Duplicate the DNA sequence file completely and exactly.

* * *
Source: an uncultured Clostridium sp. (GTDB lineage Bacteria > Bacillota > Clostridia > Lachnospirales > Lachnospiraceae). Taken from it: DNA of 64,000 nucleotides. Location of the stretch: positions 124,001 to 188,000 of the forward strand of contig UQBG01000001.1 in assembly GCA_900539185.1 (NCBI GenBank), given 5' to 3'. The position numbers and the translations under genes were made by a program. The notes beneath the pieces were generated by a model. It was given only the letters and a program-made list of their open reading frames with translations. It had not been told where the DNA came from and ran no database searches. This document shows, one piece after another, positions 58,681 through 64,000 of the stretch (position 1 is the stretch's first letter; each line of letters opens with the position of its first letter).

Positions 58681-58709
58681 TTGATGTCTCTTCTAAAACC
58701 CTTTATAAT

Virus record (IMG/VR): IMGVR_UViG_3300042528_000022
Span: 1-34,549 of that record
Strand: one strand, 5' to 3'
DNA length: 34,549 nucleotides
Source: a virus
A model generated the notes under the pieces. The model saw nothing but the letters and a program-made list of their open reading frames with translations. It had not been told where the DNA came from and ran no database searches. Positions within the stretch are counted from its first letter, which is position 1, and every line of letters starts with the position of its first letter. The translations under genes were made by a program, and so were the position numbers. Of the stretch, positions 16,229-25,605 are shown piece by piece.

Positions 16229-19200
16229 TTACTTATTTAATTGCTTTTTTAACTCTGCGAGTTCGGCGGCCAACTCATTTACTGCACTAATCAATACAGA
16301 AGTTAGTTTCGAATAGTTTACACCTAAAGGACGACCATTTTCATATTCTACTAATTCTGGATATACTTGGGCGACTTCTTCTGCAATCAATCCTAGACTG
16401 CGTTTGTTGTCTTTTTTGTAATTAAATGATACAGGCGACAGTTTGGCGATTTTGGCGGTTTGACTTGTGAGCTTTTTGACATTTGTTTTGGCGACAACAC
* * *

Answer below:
Source: an uncultured Clostridium sp. (GTDB lineage Bacteria > Bacillota > Clostridia > Lachnospirales > Lachnospiraceae). Taken from it: DNA of 64,000 nucleotides. Location of the stretch: positions 124,001 to 188,000 of the forward strand of contig UQBG01000001.1 in assembly GCA_900539185.1 (NCBI GenBank), given 5' to 3'. The position numbers and the translations under genes were made by a program. The notes beneath the pieces were generated by a model. It was given only the letters and a program-made list of their open reading frames with translations. It had not been told where the DNA came from and ran no database searches. This document shows, one piece after another, positions 58,681 through 64,000 of the stretch (position 1 is the stretch's first letter; each line of letters opens with the position of its first letter).

Positions 58681-58709
58681 TTGATGTCTCTTCTAAAACC
58701 CTTTATAAT

Virus record (IMG/VR): IMGVR_UViG_3300042528_000022
Span: 1-34,549 of that record
Strand: one strand, 5' to 3'
DNA length: 34,549 nucleotides
Source: a virus
A model generated the notes under the pieces. The model saw nothing but the letters and a program-made list of their open reading frames with translations. It had not been told where the DNA came from and ran no database searches. Positions within the stretch are counted from its first letter, which is position 1, and every line of letters starts with the position of its first letter. The translations under genes were made by a program, and so were the position numbers. Of the stretch, positions 16,229-25,605 are shown piece by piece.

Positions 16229-19200
16229 TTACTTATTTAATTGCTTTTTTAACTCTGCGAGTTCGGCGGCCAACTCATTTACTGCACTAATCAATACAGA
16301 AGTTAGTTTCGAATAGTTTACACCTAAAGGACGACCATTTTCATATTCTACTAATTCTGGATATACTTGGGCGACTTCTTCTGCAATCAATCCTAGACTG
16401 CGTTTGTTGTCTTTTTTGTAATTAAATGATACAGGCGACAGTTTGGCGATTTTGGCGGTTTGACTTGTGAGCTTTTTGACATTTGTTTTGGCGACAACAC